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Unexpected Rookie Contributors for 2012

Posted By Marc Hulet On March 23, 2012 @ 2:00 pm In Minor Leagues | 9 Comments

As the 2012 regular season approaches you’re going to read a lot about the potential top rookie contributors. Many of those lists, if not all, will contain the likes of Mike Trout (Angels), Matt Moore (Tampa Bay), and Bryce Harper (Washington) – and understandably so. However, as with every other year, teams will receive key contributions from other prospect graduates, many of whom will fly under the radar.

Let’s have a look a few names to key an eye on:

Simon Castro, RHP, Chicago AL: At one time Castro was one of the best prospects in San Diego’s system. He’s fallen on hard times but can still tease the upper 90s with his fastball. He has a big, strong frame perfect for providing lots of innings as a starter but he could really see his value jump with a move to the bullpen. He has the necessary stuff to dominate in a high-leverage role if he can improve his command. Castro possesses a low-to-mid-90s fastball and a wipe-out slider. Chicago has very poor pitching depth in the upper levels of the minor league system so Castro should receive a pretty significant opportunity to establish himself as a big league pitcher.

Evan Crawford, LHP, Toronto: The Blue Jays bullpen has undergone a significant makeover since the end of 2011 but the left-handed depth remains questionable. The club brought in veteran Darren Oliver but he’s 41 years old. The second lefty should be Luis Perez who had a nice rookie season. He has decent stuff but also struggles with his command and control; he’ll look to avoid the sophomore curse. Crawford, originally taken out of Auburn University in 2008, has really taken off since being moved to the bullpen. He has a good fastball for a southpaw and a decent breaking ball but he’s also a ground-ball machine. Crawford’s ground-ball rate was 53% in 2011 at double-A but had been above 60% the previous two seasons. The lefty chews up left-handed batters and holds his own against right-handers. He won’t win any awards at the big league level but he has a chance to be quite valuable.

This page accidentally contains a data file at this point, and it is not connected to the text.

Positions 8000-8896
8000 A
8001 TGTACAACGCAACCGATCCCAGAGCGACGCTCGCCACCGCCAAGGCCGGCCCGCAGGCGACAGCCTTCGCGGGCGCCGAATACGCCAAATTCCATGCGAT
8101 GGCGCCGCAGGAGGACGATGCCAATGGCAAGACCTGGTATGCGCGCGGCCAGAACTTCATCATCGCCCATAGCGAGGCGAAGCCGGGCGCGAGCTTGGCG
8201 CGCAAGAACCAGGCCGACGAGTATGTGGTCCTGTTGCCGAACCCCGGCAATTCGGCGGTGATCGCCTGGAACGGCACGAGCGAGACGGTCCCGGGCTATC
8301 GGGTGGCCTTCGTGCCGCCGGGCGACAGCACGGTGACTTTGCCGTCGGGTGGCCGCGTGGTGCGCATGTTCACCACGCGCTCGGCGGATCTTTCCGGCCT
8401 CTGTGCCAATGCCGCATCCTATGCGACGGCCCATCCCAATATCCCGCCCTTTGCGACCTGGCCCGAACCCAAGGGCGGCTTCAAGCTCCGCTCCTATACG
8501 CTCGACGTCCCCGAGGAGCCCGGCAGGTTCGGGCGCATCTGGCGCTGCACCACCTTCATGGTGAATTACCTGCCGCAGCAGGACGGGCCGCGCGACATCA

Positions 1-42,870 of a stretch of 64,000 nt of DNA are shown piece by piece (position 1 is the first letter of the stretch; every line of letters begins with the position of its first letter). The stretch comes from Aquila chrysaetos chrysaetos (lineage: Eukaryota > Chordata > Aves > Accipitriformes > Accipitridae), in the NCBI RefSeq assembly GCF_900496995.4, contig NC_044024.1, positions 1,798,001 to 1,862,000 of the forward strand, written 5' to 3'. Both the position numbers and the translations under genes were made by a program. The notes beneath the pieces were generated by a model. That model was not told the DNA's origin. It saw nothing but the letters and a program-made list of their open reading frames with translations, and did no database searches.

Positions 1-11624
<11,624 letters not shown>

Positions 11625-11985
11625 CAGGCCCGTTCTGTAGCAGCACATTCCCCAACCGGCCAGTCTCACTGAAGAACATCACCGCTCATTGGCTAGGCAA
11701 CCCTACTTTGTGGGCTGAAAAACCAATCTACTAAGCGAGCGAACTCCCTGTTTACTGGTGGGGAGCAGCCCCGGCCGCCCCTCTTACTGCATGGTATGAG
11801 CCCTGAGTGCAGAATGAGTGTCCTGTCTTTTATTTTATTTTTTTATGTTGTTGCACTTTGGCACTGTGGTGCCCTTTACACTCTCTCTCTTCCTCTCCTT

Tanner Scheppers, RHP, Texas: Since this time last year the Rangers organization has solidified the back-end of its bullpen with addition of veteran relievers Joe Nathan, Mike Adams, and Koji Uehara. The remainder of the bullpen is rather thin on experience and the relocation of Neftali Feliz to the starting rotation does not help. Scheppers is an interesting player and could potentially have a huge impact in the Rangers bullpen thanks to his high-90s heat and plus curveball. The downside is that the right-hander needs to stay healthy, something he hasn’t been able to do since… high school? After appearing in just 28 games in 2011 during the regular season, Scheppers pitched in the Venezuela Winter League and posted a 0.69 ERA in 14 games. He induced a high number of ground-ball outs and struck out 16 batters… but he also walked 13. The former first round draft pick has the potential to eventually become a dominating closer at the big league level but he needs to show improved control.

Ryan Flaherty, IF, Baltimore: You don’t often see Rule 5 picks play key roles at the big league level. However, Flaherty is not your typical Rule 5 selection. He’s likely big-league ready and Baltimore’s lack of depth could provide him with plenty of playing time on the left side of the infield at the hot corner. He can also play second base and both corner outfield positions. Flaherty may not hit for a high average but he has good left-handed pop and takes his fair share of walks. He could end up being a poor man’s Dan Uggla as a Rule 5 pick that goes on to have a solid career at the big league level and makes his previous organization regret letting him go for virtually nothing in return.

Darin Mastroianni, CF, Minnesota: Mastroianni may have gotten a bit of a raw deal while playing in Toronto. His family members openly criticized the organization when he was passed over for promotions for other outfield prospects so the change of scenery could work wonders for the speedy outfielder. He can play all three outfield positions and originally played second base when he entered pro ball. Mastroianni needs to do a better job of driving the ball but he understands that he needs to work his game around his biggest asset, his speed. He has versatility that could be useful off the bench.


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